You are currently viewing Part 3 of 3: Signing your will correctly

Part 3 of 3: Signing your will correctly

In our previous two posts, we considered who may play a role in your will, and what the roles involve. In this post, we explain the correct way to sign your last will and testament.

Our law has simple but strict requirements for the signing of a will. If you sign your will incorrectly, it can be rejected after you die. This can lead to strife amongst your potential heirs (those in the will and outside of it), and the prospect of expensive High Court litigation to have the will accepted despite its shortcomings.

You, as the TESTATOR (the person making the will), must sign it with your signature. You must sign each and every page. Too large a gap between the text and the signature on any page could invalidate the will. It is important to sign close to the end of the text and not simply at the bottom of each page.

You should sign the will in the presence of two WITNESSES. The witnesses should be aged at least 14 years old and not mentally impaired. They should not be anyone who is named in the will as executor, trustee, heir or any other roleplayer, or the spouse of such a person. If such a person signs the will, they could be disqualified from being appointed or inheriting, as the case may be. The witnesses must sign the will in your presence and each other’s. Witnesses are required to sign the last page of the will. As a check on fraud it is good practice for them to sign each and every page. They should sign the will after you do, as by their signature they are confirming that you signed the will in their presence.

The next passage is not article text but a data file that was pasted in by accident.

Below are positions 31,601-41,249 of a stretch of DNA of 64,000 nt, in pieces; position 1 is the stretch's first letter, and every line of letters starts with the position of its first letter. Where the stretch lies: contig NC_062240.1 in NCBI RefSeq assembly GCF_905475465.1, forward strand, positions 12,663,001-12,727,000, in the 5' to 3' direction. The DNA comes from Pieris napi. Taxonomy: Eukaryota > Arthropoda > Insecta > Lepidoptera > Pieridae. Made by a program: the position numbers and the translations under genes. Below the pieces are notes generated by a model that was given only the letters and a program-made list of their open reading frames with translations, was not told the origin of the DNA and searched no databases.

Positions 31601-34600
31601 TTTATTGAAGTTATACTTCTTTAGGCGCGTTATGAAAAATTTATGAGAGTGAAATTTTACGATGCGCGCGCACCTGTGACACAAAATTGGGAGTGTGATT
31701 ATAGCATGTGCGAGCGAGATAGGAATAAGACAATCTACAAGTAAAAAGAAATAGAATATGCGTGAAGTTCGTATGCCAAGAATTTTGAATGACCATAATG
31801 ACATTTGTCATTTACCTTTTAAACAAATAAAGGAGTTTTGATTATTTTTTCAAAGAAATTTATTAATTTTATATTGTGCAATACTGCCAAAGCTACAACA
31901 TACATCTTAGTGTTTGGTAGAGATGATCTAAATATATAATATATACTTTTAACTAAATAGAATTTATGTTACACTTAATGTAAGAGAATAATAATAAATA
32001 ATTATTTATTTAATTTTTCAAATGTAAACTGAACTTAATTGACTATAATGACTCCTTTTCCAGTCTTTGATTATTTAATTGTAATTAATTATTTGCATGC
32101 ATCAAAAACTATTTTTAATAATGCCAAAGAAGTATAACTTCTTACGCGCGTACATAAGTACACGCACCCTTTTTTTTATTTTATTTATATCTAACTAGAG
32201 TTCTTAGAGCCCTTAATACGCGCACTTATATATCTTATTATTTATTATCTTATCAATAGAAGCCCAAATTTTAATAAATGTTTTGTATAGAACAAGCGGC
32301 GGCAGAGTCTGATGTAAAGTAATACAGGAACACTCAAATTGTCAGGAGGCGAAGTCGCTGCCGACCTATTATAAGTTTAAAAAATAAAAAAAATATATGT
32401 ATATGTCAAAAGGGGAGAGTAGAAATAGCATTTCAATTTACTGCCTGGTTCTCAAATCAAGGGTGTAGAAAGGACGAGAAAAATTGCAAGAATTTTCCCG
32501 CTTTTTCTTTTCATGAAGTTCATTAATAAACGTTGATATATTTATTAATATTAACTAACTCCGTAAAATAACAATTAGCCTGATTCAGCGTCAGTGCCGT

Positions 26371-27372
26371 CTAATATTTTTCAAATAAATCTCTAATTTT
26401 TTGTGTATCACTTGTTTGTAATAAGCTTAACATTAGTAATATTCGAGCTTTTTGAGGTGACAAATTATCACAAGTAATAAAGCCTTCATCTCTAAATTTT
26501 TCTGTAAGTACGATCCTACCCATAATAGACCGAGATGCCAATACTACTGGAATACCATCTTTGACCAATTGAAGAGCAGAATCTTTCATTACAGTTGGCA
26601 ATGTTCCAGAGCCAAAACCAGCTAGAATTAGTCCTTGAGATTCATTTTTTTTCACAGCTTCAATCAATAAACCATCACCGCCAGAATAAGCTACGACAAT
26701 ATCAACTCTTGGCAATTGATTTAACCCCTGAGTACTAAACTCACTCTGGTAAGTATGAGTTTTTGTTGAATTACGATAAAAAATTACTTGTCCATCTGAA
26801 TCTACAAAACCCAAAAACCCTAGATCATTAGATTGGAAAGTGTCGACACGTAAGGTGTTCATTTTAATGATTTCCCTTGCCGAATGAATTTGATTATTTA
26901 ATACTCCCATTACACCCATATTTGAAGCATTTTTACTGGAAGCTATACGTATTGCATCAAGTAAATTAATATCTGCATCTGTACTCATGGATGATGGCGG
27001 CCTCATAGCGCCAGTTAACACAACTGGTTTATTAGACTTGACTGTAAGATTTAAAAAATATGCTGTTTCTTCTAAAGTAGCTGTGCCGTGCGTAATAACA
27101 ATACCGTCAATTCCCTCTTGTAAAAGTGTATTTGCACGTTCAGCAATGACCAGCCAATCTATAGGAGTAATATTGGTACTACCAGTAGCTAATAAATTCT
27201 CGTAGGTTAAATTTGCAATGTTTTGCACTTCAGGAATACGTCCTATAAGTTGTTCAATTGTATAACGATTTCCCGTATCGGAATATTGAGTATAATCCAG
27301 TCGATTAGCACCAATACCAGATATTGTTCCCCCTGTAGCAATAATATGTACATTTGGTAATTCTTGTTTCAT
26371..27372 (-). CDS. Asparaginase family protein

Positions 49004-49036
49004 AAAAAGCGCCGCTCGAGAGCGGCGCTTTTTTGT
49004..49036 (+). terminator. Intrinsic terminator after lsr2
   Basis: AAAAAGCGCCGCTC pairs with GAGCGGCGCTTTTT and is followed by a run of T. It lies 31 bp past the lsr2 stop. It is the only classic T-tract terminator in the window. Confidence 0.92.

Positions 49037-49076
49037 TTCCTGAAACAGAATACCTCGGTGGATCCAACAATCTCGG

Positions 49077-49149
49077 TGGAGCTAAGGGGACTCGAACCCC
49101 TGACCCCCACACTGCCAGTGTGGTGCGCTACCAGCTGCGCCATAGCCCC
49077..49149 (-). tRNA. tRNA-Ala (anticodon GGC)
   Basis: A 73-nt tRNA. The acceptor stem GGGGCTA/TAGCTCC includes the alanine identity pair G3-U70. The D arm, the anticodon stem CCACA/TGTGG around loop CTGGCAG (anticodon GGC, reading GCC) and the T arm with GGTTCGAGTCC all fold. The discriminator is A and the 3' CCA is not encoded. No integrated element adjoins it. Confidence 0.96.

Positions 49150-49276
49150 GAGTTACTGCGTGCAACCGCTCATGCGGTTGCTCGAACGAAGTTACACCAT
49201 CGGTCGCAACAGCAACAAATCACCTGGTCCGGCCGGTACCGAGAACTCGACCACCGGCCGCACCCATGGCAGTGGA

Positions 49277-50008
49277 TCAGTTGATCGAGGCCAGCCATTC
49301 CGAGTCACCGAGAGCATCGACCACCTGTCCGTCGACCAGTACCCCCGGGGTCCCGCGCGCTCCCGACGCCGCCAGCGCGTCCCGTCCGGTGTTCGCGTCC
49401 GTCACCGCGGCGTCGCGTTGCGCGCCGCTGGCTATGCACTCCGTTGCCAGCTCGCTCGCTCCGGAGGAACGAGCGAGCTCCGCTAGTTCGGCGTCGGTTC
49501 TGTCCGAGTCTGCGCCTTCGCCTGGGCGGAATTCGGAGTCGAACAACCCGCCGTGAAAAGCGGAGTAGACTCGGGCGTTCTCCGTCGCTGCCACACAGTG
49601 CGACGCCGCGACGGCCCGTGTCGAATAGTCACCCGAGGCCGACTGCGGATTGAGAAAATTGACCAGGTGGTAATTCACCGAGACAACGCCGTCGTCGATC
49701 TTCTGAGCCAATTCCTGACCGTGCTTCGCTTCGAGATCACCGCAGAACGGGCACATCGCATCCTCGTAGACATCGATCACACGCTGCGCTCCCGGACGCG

You must make your will in writing. As yet no provision has been made for wills to be signed digitally. As a result, your will must be written out or printed on paper and signed with ink. The ORIGINAL signed document is very important and must be kept safely. Many people will lodge the document with their attorney or other advisor for safekeeping. The Master will not accept a photocopy of a will, or an unsigned version, unless the High Court orders them to. This requires an interested party such as an heir to apply to the court and place before it persuasive evidence as to the testator’s intentions.

Special procedures apply when a person making a will is unable personally to sign the document despite understanding its contents and wishing to make the will. This situation arises when a testator is illiterate or has physical difficulties affecting their ability to write. In these cases, the person may sign the will by making a mark (such as an X or thumbprint), or another person may sign at his or her direction. A commissioner of oaths must assist in confirming that the person making the will has been identified and that the will is indeed their will. Special advice should be sought in such a case, as the procedures are more complex than detailed here.

For advice on any matter concerning a last will and testament, you can contact us at